The dopamine hypothesis has been the most widely known theory concerning schizophrenia. However, the exact mechanism including presynaptic dopaminergic activity and its relationship with symptom severity still remains to be revealed. We measured presynaptic dopamine synthesis using positron emission tomography (PET) with L-[β-11C]DOPA in 18 patients with schizophrenia (14 drug-naïve and 4 drug-free patients) and 20 control participants. Dopamine synthesis rates, expressed as ki values, were obtained using a graphical method, and the occipital cortex was used as reference region. Regions of interest were placed on the prefrontal cortex, temporal cortex, anterior cingulate, parahippocampus, thalamus, caudate nucleus, and putamen. Psychopathology was assessed with the Positive and Negative Symptom Scale (PANSS). We found significantly higher ki values in patients than in controls in the left caudate nucleus, but not in the other regions. The ki values in the thalamus exhibited a significant positive correlation with the PANSS total scores. Furthermore, a significant positive correlation was observed between the PANSS positive subscale scores and ki values in the right temporal cortex. Patients with schizophrenia showed higher dopamine synthesis in the left caudate nucleus, and dopaminergic transmission in the thalamus and right temporal cortex might be implicated in the expression of symptoms in schizophrenia.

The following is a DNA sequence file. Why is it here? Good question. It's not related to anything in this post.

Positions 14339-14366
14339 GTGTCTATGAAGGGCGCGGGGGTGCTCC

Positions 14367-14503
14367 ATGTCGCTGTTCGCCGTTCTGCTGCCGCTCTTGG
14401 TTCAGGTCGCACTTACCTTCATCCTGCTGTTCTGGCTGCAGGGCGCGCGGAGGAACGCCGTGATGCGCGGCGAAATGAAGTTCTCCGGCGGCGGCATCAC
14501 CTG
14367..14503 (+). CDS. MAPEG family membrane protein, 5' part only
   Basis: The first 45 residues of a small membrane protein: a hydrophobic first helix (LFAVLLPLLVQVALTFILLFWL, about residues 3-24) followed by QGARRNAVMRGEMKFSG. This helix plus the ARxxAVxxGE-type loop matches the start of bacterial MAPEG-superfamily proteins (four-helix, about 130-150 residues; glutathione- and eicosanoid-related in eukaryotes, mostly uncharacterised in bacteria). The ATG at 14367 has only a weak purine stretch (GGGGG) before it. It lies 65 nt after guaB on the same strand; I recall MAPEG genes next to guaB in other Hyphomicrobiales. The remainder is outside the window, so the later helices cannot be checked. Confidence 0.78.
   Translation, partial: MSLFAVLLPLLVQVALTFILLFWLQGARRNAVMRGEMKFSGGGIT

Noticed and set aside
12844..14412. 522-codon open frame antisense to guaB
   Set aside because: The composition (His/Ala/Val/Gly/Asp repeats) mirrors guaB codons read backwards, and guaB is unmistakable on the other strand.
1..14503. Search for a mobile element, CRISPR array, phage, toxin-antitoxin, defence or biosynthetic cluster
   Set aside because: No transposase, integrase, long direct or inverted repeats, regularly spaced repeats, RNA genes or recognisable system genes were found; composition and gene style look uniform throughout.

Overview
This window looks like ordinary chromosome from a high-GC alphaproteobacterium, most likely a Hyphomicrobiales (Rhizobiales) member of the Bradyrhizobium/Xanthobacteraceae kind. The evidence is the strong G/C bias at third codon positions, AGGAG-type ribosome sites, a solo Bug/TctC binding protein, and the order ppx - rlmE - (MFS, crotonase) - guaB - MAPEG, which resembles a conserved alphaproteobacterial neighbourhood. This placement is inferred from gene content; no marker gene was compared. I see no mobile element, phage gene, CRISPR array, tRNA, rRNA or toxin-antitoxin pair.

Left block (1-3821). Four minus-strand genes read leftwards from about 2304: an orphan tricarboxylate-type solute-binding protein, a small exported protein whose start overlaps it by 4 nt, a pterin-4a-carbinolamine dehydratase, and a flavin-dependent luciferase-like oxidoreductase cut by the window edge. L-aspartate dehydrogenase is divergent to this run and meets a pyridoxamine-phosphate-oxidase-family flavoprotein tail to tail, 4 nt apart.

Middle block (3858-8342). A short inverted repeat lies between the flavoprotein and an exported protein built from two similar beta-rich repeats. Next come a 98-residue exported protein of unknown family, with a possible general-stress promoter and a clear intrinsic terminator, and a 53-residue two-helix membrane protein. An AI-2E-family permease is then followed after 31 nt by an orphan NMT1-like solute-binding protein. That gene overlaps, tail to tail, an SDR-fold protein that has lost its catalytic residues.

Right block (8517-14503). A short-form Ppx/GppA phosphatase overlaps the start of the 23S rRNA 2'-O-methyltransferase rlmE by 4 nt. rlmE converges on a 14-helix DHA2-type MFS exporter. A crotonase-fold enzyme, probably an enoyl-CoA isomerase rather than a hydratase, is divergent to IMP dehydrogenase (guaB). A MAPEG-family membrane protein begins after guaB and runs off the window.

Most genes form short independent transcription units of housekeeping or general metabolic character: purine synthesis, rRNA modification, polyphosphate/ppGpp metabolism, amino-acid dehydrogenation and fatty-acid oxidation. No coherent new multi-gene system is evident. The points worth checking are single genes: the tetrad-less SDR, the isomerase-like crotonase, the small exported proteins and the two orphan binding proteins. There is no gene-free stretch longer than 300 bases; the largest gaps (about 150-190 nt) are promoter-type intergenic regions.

- Dopamine synthesis
- Positron emission tomography (PET)
ASJC Scopus subject areas
- Psychiatry and Mental health
- Biological Psychiatry